Not Just Change, But Justice: Taking on Policy in the Obama Era

What Latin America needs is not change that would enhance U.S. interests, but a healthy dose of social justice. The region suffers from astounding inequality. In Bolivia, according to the UN Development Program (UNDP), the ratio of income received by the richest 10% of the population to the poorest 10% is 168 to one, making it the most income-unequal country in the world. Ten Latin American countries are among the next 15 on the UNDP’s rankings, vying for second place among the “most unequal.” Inequality between countries is also immense. According to LatinFocus, about 70% of the region’s GDP is produced by just two countries, Brazil and Mexico. And IMF figures show that GDP per capita in Chile, Argentina, Uruguay, and Venezuela is more than double that of most of the countries of Central America and the Caribbean.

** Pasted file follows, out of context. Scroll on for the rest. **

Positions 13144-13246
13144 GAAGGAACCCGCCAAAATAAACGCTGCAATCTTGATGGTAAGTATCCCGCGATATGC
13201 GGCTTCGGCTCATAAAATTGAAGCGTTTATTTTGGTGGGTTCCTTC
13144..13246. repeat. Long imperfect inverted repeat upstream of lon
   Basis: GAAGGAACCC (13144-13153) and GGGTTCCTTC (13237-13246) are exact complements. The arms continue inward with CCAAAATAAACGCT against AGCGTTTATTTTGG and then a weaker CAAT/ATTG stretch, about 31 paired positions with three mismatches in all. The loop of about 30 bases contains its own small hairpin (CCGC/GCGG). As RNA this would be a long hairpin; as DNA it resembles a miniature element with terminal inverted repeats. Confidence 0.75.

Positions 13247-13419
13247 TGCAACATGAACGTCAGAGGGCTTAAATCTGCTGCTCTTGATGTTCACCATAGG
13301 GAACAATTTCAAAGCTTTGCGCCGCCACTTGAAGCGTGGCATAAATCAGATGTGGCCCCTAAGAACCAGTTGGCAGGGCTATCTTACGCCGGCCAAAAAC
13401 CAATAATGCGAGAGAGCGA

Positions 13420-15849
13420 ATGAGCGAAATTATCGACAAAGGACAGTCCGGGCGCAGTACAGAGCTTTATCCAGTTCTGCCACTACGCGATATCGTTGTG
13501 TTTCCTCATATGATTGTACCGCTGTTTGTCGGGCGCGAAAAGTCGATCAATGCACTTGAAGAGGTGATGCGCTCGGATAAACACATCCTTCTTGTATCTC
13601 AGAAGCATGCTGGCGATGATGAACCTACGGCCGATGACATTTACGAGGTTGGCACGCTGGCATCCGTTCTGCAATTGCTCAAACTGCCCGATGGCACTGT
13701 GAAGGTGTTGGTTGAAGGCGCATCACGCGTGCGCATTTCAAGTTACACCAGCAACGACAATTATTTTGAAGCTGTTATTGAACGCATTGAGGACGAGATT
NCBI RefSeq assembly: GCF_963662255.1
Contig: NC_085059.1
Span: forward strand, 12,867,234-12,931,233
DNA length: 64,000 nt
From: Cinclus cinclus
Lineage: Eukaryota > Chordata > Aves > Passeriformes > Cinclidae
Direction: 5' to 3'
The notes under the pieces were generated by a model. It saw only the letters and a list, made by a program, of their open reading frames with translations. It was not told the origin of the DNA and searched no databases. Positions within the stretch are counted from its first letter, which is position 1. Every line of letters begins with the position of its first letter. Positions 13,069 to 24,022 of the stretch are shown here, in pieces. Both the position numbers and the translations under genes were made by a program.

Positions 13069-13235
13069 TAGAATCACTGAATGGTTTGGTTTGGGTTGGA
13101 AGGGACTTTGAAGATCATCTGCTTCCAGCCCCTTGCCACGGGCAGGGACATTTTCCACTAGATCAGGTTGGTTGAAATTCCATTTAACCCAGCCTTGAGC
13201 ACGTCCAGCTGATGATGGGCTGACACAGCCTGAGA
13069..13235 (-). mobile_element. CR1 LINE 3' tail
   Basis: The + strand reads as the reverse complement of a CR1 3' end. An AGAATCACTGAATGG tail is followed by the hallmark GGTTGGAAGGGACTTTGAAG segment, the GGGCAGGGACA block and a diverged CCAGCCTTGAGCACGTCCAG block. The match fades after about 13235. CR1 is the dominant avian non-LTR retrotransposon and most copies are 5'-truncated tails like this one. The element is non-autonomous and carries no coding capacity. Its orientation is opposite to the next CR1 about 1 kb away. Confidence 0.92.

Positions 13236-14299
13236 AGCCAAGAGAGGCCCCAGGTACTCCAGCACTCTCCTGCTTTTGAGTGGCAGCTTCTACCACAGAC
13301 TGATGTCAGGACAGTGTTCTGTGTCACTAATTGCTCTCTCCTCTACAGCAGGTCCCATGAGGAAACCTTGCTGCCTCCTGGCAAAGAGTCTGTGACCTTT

Any policy agenda for the Americas — one that promotes economic development, inclusive social policies, equal access to resources and infrastructure, and genuine democratic participation—must begin with these hard facts. And it must take into account that all this exists under the careful watch of the United States, whose influence in the region, the Brookings report laments, is slipping away. The long-standing U.S. pursuit of its own interests across the region must be held at least partially responsible for this sorry state of affairs.


Taking Note

Fred Rosen
As the U.S. economy continues to tank, Latin America is caught up in the global freefall. As demand contracts, the prices of the region’s principal exports—crude oil, natural gas, metals, grains, livestock, and food—are plummeting, converting the region’s terms of trade from pretty good (especially over the past five years) to very worrisome. Oil prices, from highs of nearly $150 a barrel in July, had fallen to under $70 a barrel by November, distressing oil producers Venezuela, Mexico, Bolivia, and Ecuador.